“Al-Hassan wal Hussein” can be classified as yet another historical and religious TV series, but the increasingly popular TV series breaks a religious taboo, once thought untouchable in the Arab world: depicting the Prophet’s family.
It isn’t the first. Last year, TV channels aired the Iranian-produced “Yusuf El-Seddiq,” chronicling the life of Prophet Yusuf.
Biopics are a staple genre that has established its popularity among Arab audiences since the mid 1980s when viewers were kept on the edge of their seats for three Ramadan seasons, watching the life of Egyptian spy Refaat El Gamal.
The genre was particularly revived in the past couple of years due to the success of King Farouk, which attracted the attention of a dwindling audience to Egyptian serials which drove producers to make big-budget biographies of iconic Arab figures as well as lesser-known personalities whose lives were shrouded in mystery.
This year, the big-budget biopic “Al-Hassan wal Hussein” chronicles the thorny relationship of Prophet Mohamed’s grandchildren Al-Hassan and Al-Hussein with the Prophet’s Companions following the murder of Uthman ibn Affan, the fourth Caliph.
The series has stirred controversy as it is believed that depicting the Prophet’s family members on screen is forbidden.
“Al-Hassan wal Hussein” comes as the first Arabic production of a series depicting the Prophet’s Companions and members of his family.
The series which is directed by Abdel-Bary Abu Kheir is a joint production between Syria, Morocco, Lebanon, Jordan and the United Arab Emirates. It received the blessings of influential cleric Yusuf Al-Qaradawi, the Syrian Dar Al Ifta and a number of other scholars.
In Egypt, terrestrial television refused to air it, dodging the controversy. However private Egyptian satellite channels Al-Hayat Series, Al-Nahar and Al-Tahrir have started airing it, along with private Saudi channel Rotana and Lebanese satellite channel LBC as well Tunisian and Moroccan channels.
A lawsuit was filed against the Egyptian Satellite Company to stop airing the show.
“We are a moral authority we have announced our opinion prohibiting these shows as depicting these religious figures is sacrilegious in Islam,” explained Ibrahim Negm, official spokesperson of Grand Mufti Ali Gomaa.
“We don’t hold any executive authority, it’s in the hands of the law,” he told Daily News Egypt.
But despite the adamant position of the major religious entities, the shows quickly gained popularity among Egyptian viewers, who find it highly informative.
“It made me understand everything about how a messenger behaves and now when I read the chapter about Yusuf in the Quran I understand it perfectly,” explained Amina Sadek, who watches the series online.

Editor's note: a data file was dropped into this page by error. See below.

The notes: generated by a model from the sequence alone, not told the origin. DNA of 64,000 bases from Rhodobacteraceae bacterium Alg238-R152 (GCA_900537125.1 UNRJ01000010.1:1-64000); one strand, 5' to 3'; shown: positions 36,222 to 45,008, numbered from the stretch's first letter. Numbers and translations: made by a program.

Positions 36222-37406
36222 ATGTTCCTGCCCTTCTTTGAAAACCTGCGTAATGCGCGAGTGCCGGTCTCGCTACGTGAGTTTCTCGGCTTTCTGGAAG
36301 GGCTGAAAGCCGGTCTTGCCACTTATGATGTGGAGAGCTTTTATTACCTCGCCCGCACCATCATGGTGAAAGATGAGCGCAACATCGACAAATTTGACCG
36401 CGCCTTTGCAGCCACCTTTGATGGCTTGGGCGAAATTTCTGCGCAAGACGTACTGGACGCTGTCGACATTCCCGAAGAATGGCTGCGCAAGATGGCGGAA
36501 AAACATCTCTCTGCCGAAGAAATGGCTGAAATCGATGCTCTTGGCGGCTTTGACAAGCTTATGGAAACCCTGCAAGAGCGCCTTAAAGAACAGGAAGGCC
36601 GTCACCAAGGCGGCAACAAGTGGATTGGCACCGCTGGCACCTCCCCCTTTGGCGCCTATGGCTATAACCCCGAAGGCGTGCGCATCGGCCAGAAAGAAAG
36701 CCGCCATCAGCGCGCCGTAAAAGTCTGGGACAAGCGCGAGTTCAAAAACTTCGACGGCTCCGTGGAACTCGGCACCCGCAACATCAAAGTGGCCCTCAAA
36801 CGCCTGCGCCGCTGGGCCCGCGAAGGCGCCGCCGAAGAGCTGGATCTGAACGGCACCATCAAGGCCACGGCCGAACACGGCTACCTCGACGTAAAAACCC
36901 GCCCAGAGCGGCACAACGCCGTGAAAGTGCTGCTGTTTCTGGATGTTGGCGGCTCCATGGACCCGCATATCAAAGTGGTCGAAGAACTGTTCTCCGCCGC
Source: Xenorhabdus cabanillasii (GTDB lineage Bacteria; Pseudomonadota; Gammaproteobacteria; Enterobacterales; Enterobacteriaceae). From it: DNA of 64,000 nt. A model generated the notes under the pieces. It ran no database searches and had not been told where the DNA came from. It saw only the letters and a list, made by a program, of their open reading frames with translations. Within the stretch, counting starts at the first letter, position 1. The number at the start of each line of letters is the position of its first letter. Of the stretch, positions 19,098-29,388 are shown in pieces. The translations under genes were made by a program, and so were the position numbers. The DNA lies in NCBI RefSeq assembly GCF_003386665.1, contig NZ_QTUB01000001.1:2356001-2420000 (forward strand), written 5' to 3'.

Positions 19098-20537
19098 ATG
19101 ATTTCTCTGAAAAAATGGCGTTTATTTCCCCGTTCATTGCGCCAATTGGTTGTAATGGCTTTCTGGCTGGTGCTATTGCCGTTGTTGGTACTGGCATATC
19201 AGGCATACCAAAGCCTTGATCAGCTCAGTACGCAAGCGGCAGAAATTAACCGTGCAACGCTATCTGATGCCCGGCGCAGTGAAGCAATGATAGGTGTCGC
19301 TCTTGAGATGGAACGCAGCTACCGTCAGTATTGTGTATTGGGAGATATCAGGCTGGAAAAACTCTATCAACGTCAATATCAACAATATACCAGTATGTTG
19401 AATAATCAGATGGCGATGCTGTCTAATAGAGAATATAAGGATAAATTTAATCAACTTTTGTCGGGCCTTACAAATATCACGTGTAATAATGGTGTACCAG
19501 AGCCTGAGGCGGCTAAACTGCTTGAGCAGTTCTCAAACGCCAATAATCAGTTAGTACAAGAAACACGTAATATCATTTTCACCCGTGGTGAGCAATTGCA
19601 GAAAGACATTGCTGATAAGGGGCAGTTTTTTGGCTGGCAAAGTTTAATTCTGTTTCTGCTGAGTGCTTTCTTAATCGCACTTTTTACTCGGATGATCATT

On the other hand, Negm points out, “There are other means of learning about the lives of the messengers, prophets and other religious figures that do not include their depiction.”
“There are many Islamic scholars who prohibited these shows while a number of others do not,” said media expert Abdel Aziz, who is personally against prohibiting these biopics and hopes that in the future more figures are depicted but without any fabrication.
“The idea of banning or prohibiting something from the media is not feasible anymore due to the emergence of new media that does not abide by the law,” he said.
“In addition, the freedom culture which has been flourishing makes it very difficult for an authority to impose its views and oppress the people.
“The solution to this controversy is for Islamic scholars to provide guidance for these productions as well as place strict control over the content but not to prohibit them altogether.”
Al-Azhar scholar and televangelist Sheikh Khaled El-Guindy also gave the show his blessings.
El-Guindy explained that there are no restrictions on depicting the Prophet’s Companions, saying it is like “giving an example” to make it more relatable and that God gave many examples in the Quran.
The Iranian influence
Last year the Iranian production of “Yusuf Al-Seddiq” was also a subject of controversy.
Having the Islamic Republic of Iran behind these productions that are penetrating the Arab World raised a lot of questions, particularly regarding spreading their own brand of Islamist ideology.
“Any producer of a work of drama tries to portray his point of view through his work, therefore having Iran produce the show; they definitely hold their views and ideology which they try to promote through this artwork in the media,” explained media expert, Yasser Abdel Aziz.
“Drama production in Iran is under the control of the Islamist government hence these series have been approved and supported by the state and hold their vision and ideology which they want to promote,” he noted, pointing out that producers and artists who defy the state face a lot of difficulties in expressing themselves.
The series was first shown dubbed in Arabic on Iran’s Arabic satellite channel along with another biopics depicting the life of the Virgin Mary. Major Islamic institutions such as Al-Azhar, the Islamic Research Center and Dar Al-Ifta have issued fatwas prohibiting these television series.
“As Al-Azhar and Islamic Research Center, we have declared our stance on this topic, prohibiting any depiction of the prophets, messengers, the ten companions of Prophet Mohamed who were promised a place in paradise and Prophet Mohamed’s family,” explained Sheikh Mahmoud Ashour, from the Islamic Research Center.
“Who has seen the messenger or prophet or any of these figures to be able to write and depict them properly?” he said, “Furthermore, the actor’s personal lifestyle may be reflected on these honorable figures.”
Last year, Egyptian Melody Drama defied the fatwas and started broadcasting “Yusuf Al-Seddiq” to a very high viewership.